Sylvia: Uh, just once in a great while.

Q: Get any?

Sylvia: Yeah, oh, and they had a, what'd they call that, pre-hunt. They hunt at deer time, you know, when it was time in the fall, then later on, they had another hunt, I think they called it a pre-hunt. And so Mike and Lynn and Hazen, they all went in the big old truck we had, filled the bed with grub and stuff, and went up. And Hazen, he wanted to get the big one, the big deer. Well, he got one. And so, he fetched it down, we had you know these trees out here, and they fixed a gallows to pull this deer up so they could skin it. And, ugh!! You never smelled such ROT!!! (laughter) Oh! It was, you know, in the spring of the year, uh-huh. Mating, and ugh!

(Uncle Lynn says that they had a one and a half ton truck that they used on the farm for hauling hay and when they went hunting, they would load up the bed of that truck with tents and grub boxes of food and a coal stove, and went up Weber Canyon to a place called Kamas where they got that big stinky deer!)

Q: Yeah, all the musk.

Sylvia: And we, they killed it. Hazen wanted a big one, and they cut a roast off, so we cut it. Oh!! The house!! You could a hardly stay in here!! Oh!! Talk about...he got the big deer!! Everyone around us were all laughing.

Q: Did it taste good?

Sylvia: Oh, gosh, you couldn't eat it, it was so strong, you know.

Q: The musk smell permeates the whole meat?

Sylvia: Yeah, uh-huh.

Q: Well, Grandma, um, let's ask you one more question, and then we can go. But, um, I was just wondering, like, I know Grandpa played the violin a lot, did you bring the kids in during the evening, and play music or sing songs or anything like that, here in the house? Just before bedtime or anything like that?

Sylvia: That's about the time the t.v.'s first started, radios. Uh-huh, radios. Battery, battery radio.

Q: So you'd play the radio at night?

Sylvia: Oh, yes!

Q: What was your favorite programs?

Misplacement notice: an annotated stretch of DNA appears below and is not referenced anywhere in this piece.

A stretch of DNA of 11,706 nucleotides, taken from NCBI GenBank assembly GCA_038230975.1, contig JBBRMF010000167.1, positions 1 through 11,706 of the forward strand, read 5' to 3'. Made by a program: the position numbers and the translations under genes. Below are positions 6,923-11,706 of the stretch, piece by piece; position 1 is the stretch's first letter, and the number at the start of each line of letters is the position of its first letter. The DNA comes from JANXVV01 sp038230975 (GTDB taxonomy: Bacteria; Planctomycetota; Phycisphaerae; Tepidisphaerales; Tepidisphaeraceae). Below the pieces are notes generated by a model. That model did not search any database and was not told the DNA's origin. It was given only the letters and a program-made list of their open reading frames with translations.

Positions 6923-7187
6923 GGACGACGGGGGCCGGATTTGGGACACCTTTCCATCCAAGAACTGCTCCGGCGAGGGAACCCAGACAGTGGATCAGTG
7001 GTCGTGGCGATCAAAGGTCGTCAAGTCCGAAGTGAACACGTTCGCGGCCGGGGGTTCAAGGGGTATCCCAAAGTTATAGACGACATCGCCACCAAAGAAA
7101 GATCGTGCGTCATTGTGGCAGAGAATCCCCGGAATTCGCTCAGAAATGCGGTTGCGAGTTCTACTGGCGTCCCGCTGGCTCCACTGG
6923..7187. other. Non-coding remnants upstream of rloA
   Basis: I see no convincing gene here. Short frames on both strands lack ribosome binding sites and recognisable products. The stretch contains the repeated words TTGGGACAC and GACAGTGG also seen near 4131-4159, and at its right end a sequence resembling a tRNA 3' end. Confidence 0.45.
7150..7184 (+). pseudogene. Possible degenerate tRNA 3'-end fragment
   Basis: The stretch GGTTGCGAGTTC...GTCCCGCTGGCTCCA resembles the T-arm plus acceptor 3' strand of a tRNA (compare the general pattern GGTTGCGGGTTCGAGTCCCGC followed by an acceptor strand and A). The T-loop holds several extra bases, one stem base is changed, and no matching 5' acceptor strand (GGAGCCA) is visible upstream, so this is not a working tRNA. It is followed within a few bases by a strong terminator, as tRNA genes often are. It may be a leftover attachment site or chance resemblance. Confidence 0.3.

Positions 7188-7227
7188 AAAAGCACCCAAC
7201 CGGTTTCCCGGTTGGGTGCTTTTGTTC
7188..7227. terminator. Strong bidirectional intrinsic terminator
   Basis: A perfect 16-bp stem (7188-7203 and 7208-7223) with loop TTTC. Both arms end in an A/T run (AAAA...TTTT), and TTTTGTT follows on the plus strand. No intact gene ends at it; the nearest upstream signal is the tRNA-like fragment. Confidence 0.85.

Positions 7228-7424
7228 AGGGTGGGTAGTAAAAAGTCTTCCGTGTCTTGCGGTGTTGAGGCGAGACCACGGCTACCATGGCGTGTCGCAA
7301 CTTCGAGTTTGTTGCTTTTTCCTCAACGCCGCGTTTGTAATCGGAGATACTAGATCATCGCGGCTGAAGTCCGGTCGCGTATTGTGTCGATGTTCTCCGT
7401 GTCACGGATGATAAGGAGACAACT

Sylvia: Well, I don't know.

Q: Did you ever listen to Amos and Andy?

Sylvia: Oh, yes, yeah, Amos and Andy, uh-huh, yeah! We liked stuff like that. Hazen was more crazy for the music than I was.

Q: That was the big band era, I guess, with Glenn Miller and all those? Hazen liked that, huh?

Sylvia: Yeah, uh-huh. And that's when the neighbors'd all come in.

Q: They'd come in to listen to the radio?

Sylvia: They'd listen, uh-huh.

(Aunt Faye remembers lots of people coming by every Saturday night for social visits, with lunch and card game parties called "High Five" with neighbors and family gathering each week. Even in the winter, they would come out in the bobsleighs through big drifts of snow, just to be able to socialize together like that. She said neighbors were closer and took time to help each other to bring in crops and such, even using that instead of cash. She said they all had to be close and help each other, just to survive, so they got so close. Nowadays nobody has time to get to know neighbors and it's just "me for me".)

Q: (Ora) Well, Grandma, didn't my Mom tell me once that Grandpa at one time had an opportunity to go back East, when he was young to study violin or something?

Sylvia: I think so. But oh, he liked to play.

Q: He was good!

Sylvia: Uh-huh. And Grandpa Andy and Aunt Zilla. She played the organ, the piano in Adam's orchestra.

Q: Now, Zilla was Hazen's sister?

Sylvia: Yeah, there's Hazen, Zilla and Vida.